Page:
The Consumer Reports Mindset: Who Seeks Value C the Involved Or the Knowledgeable?

ABSTRACT - The question of how to assess brand choices that represent best value, and causes of brand choices that deviate from that standard was investigated. The role of product knowledge and involvement in selection of best value brands was then examined. Although knowledge and involvement are usually seen as being positively related, when one examines who chooses the best value brands, these two independent variables can lead in different directions.


Lien-Ti Bei and Richard Heslin (1997) ,"The Consumer Reports Mindset: Who Seeks Value C the Involved Or the Knowledgeable?", in NA - Advances in Consumer Research Volume 24, eds. Merrie Brucks and Deborah J. MacInnis, Provo, UT : Association for Consumer Research, Pages: 151-158.

Advances in Consumer Research Volume 24, 1997    Pages 151-158


Lien-Ti Bei, National Chengchi University

Richard Heslin, Purdue University

[The authors would like to thank three anonymous reviewers for helpful comments on earlier drafts.]


The question of how to assess brand choices that represent best value, and causes of brand choices that deviate from that standard was investigated. The role of product knowledge and involvement in selection of best value brands was then examined. Although knowledge and involvement are usually seen as being positively related, when one examines who chooses the best value brands, these two independent variables can lead in different directions.

Whether shopping at a modern-day mall today or buying a rug from a merchant, most consumers seek what they believe is a "good purchase." As Zeithaml (1988) found, some consumers perceive it to be the lowest price, some the best quality, some the product that fills the present need, and some the best value.

The purpose of this study was to examine an operationalization of the concept, "best value," and to look at some factors that may influence who selects a brand that is describable as the "best value." We examined two factors which should relate to consumers’ decision choices: prior knowledge and product involvement.

In order to examine influences on choosing the best value brand, this studyhad to accomplish two subordinate tasks. The first was to objectively operationalize "a smart purchase decision" in terms of price, quality, and value. The second was to examine the effects of consumers’ prior knowledge and product involvement on purchase decisions in ways that had good external validity.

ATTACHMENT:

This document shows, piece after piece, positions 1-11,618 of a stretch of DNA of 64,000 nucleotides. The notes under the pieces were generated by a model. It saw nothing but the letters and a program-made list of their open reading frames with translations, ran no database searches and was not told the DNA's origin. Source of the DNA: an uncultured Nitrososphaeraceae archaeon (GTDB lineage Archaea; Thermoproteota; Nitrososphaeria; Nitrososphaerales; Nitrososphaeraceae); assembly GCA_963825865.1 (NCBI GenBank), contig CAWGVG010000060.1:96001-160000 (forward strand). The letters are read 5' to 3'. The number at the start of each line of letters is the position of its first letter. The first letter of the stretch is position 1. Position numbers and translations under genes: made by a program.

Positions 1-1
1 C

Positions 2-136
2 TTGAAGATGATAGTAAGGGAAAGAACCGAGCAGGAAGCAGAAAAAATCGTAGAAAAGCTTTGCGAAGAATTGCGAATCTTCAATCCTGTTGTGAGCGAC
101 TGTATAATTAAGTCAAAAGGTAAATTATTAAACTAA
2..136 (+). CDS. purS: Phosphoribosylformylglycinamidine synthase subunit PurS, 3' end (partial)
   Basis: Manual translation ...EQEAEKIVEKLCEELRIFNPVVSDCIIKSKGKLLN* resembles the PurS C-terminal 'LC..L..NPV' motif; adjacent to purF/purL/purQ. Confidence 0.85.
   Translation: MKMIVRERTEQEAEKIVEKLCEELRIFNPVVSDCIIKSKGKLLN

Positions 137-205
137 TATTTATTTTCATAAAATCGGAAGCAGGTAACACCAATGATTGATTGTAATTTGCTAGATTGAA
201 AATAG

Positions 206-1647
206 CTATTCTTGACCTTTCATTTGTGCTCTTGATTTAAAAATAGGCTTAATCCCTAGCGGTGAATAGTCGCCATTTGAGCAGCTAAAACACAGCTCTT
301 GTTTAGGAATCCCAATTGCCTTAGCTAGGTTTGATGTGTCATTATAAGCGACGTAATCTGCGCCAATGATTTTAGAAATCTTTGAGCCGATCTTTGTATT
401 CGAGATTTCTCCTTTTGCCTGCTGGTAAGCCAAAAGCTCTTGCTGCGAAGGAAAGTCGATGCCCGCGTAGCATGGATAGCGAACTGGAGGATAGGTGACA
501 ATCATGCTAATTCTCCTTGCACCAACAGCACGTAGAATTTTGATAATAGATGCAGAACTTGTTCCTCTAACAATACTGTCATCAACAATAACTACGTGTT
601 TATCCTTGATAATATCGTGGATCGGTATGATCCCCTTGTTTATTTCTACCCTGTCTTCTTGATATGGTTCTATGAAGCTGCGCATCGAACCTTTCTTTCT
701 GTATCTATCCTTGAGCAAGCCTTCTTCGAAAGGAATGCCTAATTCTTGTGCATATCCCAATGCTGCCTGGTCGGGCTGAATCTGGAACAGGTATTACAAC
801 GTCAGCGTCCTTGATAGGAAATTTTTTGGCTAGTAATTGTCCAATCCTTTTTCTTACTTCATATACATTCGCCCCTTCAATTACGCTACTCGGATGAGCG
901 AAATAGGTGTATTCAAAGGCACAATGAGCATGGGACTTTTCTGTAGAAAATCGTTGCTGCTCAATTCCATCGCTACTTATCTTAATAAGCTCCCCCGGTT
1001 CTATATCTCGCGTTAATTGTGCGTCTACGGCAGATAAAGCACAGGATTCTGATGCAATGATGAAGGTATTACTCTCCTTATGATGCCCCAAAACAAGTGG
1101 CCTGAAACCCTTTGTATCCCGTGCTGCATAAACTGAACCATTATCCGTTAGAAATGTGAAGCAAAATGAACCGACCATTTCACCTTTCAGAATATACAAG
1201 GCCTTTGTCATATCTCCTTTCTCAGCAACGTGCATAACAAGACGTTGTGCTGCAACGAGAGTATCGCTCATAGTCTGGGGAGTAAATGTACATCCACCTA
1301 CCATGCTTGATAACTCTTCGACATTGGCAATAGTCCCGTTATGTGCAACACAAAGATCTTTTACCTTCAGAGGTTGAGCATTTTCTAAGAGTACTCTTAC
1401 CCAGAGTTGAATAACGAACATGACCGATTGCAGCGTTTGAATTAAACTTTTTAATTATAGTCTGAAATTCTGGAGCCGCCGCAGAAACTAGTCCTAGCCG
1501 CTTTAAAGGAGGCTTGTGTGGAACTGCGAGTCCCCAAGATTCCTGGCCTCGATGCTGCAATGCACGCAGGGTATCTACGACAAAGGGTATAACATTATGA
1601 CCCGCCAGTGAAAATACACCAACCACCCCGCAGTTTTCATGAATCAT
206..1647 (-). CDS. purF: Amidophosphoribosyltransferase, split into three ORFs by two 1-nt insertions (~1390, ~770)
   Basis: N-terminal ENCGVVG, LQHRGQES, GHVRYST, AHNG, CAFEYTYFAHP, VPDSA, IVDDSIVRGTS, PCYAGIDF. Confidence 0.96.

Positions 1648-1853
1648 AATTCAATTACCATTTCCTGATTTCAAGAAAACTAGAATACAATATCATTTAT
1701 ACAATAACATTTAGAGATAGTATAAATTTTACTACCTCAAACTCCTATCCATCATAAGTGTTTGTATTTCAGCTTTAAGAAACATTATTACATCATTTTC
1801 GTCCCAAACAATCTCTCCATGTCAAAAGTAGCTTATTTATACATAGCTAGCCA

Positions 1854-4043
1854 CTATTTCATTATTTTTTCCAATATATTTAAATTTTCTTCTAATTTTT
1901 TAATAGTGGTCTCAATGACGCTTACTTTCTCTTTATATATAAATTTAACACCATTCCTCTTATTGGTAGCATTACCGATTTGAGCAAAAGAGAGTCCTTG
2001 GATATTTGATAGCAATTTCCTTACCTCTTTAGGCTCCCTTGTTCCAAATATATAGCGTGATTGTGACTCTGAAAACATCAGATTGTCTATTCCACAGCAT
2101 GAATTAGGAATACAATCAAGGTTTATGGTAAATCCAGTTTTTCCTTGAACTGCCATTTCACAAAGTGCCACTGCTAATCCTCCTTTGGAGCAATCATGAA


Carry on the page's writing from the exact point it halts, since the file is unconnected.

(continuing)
For the first taskCto operationalize the best purchase decisionCit was decided to use Maynes’ (1976) measure which he called the "Perfect Information Frontier (PIF)." The PIF represents the brands with higher quality scores and lower prices. These emphases can also be called the "Consumer Reports approach" to brand selection.


Three aspects of the study are explored below. First, the definition of a smart purchase in previous studies and this study is clarified. Then, the concept of Maynes’ Perfect Information Frontier is reviewed. Finally, the influences of product involvement on consumers’ purchase decision are proposed. The hypotheses for this study are developed in each relevant section.

The Best Purchase Decisions

Zeithaml (1988) conducted a study using focus groups and in-depth consumer interviews to determine subjects’ definition of "value." She clustered the responses into four definitions of value: (1) low price, (2) utility, (3) the tradeoff between quality and price, and (4) the ratio of gain to loss [The labels of the four categories are retitled by the authors.].

Zeithaml’s third definition, the tradeoff between quality and price, was consistent with a proposal by Monroe (1979). Monroe stated that the objective value was equal to "the number of units of quality per dollar expenditure, or


Since the best purchase decision is predetermined based on an objective point, it is defined as the best valued choice (or brand) that consumers can achieve. Then, based on Monroe’s (1979) definition of value, the best purchase decision is the brand which has the highest ratio of quality to price in the market of this product class.

Perfect Information Frontier (PIF)

Maynes (1976) introduced the concept of the Perfect Information Frontier (PIF) and defined it as "the set of points, and the line segments connecting them, for which a given level of quality may be purchased at the lowest price" (p.535) on a price-quality map. According to this definition, the best purchase decision in this study should locate on the PIF.